izabrana dela

izabrana dela

четвртак, 06. јул 2017.

No Escape from the Body: The Bleak Landscapes of Serbian horror film



            Nedavno je pokrenut novi naučni časopis pod rečitim nazivom – HUMANISTIKA, podnaslovljen kao „časopis za istraživanja u društvenim i humanističkim naukama“. U njegovom prvom broju objavljen je i jedan moj naučni rad na temu srpskog horor filma (za detalje, vidi niže)...
            Izdavač ovoga je Centar za studije medija i komunikacija, glavni i odgovorni urednik je Dr Boban Tomić a redakciju časopisa čine Dr Vladimir Kolarić, Dr Milorad Ðurić, Dr Andrijana Rabrenović i MA Jelena Ðurović. Časopis izlazi šestomesečno (u martu i septembru). Radovi objavljeni u časopisu nalaze se u elektronskom izdanju na adresi: www.humanistika.net
            Čitav prvi broj možete naći ovde: http://humanistika.net/humanistika-vol-i-broj-1-mart-2017/
            Evo šta tu ima.


Sadržaj

MEDIJI I KOMUNIKACIJE


KULTURA FILMA




DIGITALNA HUMANISTIKA

            Moj rad je originalno pisan za jedan inostrani temat koji se na kraju nije desio, pa stoga postoji u verziji na engleskom koja je ovde objavljena, ali to većini vas koji ovo čitate neće mnogo smetati, ako vas tema zanima. A koja je tema? Ukratko, kako se u srpskim hororima prikazuju TELO (i seksualnost i smrtnost). Konkretnije, evo kako glasi APSTRAKT.



This paper aims to investigate the body of, and in, Serbian horror film, which is slim in the number of titles, but rich and diverse in their accomplishments. Looking at the films from the standpoint of the body's role and presentation, new perspectives are opened for understanding the impressions of bleakness and doom which hang over them. If the body gothic genre in general may provide for temporary and imaginary escape or release from the constraints of embodiment via fantastic re-shapings, transformations or hybridisations, in Serbian horror films there is no transgression nor transformation – corporality seems inescapable while characters are constrained and doomed in vicious circles of repetition.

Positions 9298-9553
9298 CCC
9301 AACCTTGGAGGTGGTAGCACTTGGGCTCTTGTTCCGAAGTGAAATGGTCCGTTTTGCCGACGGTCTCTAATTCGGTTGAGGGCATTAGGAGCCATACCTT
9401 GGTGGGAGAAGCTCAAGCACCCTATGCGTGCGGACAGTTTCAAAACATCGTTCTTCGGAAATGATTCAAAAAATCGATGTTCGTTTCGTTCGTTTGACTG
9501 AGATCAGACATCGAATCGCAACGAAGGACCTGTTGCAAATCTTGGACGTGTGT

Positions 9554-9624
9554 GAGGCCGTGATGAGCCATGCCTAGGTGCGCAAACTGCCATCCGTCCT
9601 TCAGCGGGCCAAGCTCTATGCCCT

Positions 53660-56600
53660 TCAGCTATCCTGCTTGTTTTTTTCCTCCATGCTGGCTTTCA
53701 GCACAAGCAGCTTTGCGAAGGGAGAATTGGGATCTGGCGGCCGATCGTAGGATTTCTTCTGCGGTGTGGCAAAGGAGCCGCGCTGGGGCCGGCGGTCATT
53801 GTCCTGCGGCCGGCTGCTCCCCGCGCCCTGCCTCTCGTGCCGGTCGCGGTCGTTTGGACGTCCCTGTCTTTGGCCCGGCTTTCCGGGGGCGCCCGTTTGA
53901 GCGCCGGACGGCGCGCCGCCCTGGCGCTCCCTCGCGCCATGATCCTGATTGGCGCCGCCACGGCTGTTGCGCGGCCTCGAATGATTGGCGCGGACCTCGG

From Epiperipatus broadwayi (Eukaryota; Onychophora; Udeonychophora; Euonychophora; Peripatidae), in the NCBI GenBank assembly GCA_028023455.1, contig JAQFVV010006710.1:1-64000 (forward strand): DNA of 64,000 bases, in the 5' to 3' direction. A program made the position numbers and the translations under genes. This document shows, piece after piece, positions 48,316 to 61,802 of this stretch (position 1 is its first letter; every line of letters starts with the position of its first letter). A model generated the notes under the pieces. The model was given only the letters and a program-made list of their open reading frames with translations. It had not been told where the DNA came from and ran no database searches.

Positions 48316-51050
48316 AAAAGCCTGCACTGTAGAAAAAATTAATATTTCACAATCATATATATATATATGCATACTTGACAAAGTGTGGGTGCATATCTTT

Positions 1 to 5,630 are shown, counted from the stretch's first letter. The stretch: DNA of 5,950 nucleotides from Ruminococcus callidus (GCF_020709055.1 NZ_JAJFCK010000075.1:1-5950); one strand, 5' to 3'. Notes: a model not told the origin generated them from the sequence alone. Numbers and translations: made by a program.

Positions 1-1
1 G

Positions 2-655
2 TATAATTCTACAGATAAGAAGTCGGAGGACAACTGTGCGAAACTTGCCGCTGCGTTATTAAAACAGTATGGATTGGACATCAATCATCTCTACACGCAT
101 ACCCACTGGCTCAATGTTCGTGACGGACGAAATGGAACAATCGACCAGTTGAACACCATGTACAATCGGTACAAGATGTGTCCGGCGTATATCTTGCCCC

More specifically, sexuality leads to damnation or is damnation itself in Djordje Kadijević's The She-Butterfly (Leptirica, 1973) and A Holy Place (Sveto mesto, 1990); there is no escape from the body, and the autopsy, with which the film ends, reduces its protagonist to dead meat in GASP! aka The Backbone (Kičma, Vlatko Gilić, 1975); Variola Vera (Goran Marković, 1982) uses the smallpox disease as a metaphor for the unhealthy system of the socialist Yugoslavia and sees the virus as eternal, inescapable, constantly mutating; in The Life and Death of a Porno Gang (Život i smrt porno bande, Mladen Djordjević, 2009) there is no possibility for real, lasting emancipation: transgressive individualists' bodies are sold for fun and profit; finally, A Serbian Film (Srpski film, Srdjan Spasojević, 2010) presents its characters as literally and metaphorically raped from birth; it depicts body as a pleasure dome, as Hell, and as a weapon which is, ultimately, self-destructive.
Close reading and motif analysis of representative Serbian horrors prove that the bleakness in them is more than a mere genre trope: the darkness in these films is rooted in a cultural and spiritual crisis which is not alleviated by the change of system (from socialist  to neo-liberal capitalist state) but is even more pronounced.

Keywords: Serbia, horror, film, body, sex, disease, metaphor, transgression, transcendence, pessimism

            Eto, ako vas to zanima, moj rad možete pročitati onlajn, pa i skinuti za buduća pokoljenja, ako kliknete OVDE.


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